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5 Nikon Coolpix (1997)
The Coolpix family of cameras has included over 160 different models over the years, epitomizing the tidal surge from film to digital that has allowed us to shoot first, ask questions later – and revolutionized the way we capture and share images.

 

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6 PalmPilot (1997)
The most successful of the “personal data assistants” that promised to help us organize our lives in the ’90s, the PalmPilot combined a calculator, agenda and address book, all synchronizable to a desktop computer. It may not have been simpler to use, but at least it fit into a pocket.

 

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7 K-Cups and Keurig coffee machines (1998)
There’s no denying their popularity: nearly one in three US homes has a pod-based beverage system, thanks to K-Cups’ ability to make anything from hot apple cider to hot chocolate to iced espresso in seconds. Yet even the inventor of the Keurig coffee machine regrets bringing the capsules, with their environmental wastefulness, into the world.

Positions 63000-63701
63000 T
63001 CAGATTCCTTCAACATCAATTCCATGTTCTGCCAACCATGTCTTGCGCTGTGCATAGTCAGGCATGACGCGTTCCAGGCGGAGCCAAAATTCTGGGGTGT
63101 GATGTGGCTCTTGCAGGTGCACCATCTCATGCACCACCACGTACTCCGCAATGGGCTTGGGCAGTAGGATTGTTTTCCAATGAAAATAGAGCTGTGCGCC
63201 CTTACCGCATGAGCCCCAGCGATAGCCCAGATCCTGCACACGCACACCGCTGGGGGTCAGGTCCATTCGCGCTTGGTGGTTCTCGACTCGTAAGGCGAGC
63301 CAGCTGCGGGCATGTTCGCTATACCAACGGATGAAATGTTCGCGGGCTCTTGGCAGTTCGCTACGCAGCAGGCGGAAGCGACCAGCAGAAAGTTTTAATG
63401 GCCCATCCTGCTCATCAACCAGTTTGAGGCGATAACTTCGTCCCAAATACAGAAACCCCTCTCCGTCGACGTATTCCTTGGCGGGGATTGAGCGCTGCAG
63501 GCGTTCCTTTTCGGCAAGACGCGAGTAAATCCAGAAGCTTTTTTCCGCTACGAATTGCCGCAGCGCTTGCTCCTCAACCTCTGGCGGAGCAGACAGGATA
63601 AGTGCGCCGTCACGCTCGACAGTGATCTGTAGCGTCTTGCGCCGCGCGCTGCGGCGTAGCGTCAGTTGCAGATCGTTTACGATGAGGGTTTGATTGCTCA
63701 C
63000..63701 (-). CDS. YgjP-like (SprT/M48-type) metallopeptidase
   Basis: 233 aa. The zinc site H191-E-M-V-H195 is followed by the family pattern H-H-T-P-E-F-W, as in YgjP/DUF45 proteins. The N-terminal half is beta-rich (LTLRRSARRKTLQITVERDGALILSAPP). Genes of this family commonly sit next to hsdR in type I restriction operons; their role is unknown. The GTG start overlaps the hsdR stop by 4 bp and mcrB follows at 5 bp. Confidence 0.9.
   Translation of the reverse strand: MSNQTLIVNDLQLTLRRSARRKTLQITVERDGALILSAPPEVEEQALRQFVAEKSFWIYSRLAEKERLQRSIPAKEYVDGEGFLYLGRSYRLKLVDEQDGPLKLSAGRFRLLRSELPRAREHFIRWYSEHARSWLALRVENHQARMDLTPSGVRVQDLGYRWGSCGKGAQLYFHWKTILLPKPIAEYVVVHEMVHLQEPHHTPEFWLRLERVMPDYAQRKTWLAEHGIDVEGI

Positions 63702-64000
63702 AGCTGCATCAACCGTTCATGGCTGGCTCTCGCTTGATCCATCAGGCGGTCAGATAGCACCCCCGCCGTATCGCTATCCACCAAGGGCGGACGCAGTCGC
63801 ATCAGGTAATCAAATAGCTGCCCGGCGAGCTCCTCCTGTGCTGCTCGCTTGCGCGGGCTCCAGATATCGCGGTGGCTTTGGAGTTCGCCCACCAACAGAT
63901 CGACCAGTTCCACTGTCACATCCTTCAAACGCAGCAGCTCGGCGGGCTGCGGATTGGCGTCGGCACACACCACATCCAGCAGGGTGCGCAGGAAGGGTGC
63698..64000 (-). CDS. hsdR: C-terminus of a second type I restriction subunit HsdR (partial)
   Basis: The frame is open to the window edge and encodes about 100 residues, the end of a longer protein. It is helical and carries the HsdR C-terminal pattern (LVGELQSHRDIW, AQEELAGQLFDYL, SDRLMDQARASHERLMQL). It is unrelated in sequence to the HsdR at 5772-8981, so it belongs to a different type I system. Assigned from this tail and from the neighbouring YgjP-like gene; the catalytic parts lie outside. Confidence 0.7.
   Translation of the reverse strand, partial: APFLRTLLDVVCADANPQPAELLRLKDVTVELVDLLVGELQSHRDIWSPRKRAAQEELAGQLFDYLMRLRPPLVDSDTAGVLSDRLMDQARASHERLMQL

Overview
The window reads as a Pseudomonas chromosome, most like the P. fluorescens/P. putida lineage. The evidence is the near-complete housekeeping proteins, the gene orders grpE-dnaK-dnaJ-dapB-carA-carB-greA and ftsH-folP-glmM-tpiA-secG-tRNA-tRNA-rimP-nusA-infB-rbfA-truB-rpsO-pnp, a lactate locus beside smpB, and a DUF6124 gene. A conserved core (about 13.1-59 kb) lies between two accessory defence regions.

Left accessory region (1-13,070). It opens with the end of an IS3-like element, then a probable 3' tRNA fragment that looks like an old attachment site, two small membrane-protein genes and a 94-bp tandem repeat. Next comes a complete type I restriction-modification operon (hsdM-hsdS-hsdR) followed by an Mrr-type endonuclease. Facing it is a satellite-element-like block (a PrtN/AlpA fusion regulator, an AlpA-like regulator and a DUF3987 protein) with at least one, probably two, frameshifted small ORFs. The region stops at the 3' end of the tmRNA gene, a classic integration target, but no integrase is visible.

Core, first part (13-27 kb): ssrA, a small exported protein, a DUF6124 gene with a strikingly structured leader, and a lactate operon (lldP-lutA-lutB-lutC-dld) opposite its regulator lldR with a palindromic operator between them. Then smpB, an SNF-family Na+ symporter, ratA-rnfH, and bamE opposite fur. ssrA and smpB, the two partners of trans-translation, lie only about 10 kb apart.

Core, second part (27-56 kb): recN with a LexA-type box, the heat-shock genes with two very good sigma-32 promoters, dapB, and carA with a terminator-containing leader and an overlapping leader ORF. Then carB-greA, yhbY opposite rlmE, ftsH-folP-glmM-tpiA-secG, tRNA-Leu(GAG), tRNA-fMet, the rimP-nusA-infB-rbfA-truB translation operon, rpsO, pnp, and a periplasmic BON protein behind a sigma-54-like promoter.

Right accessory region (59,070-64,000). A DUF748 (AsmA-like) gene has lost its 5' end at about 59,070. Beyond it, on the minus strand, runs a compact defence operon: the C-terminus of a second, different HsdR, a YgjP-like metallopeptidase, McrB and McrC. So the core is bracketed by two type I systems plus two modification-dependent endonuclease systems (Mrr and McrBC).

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8 Apple iBook (1999)
While the first “portable computer” became commercially available in 1975, the 25-kilogram clunker wasn’t really something you’d want on your lap. Apple’s iBook not only made real computing power more transportable, it also incorporated sleek lines and vivid colours that signaled a sea change in the way personal electronics would be styled ever after.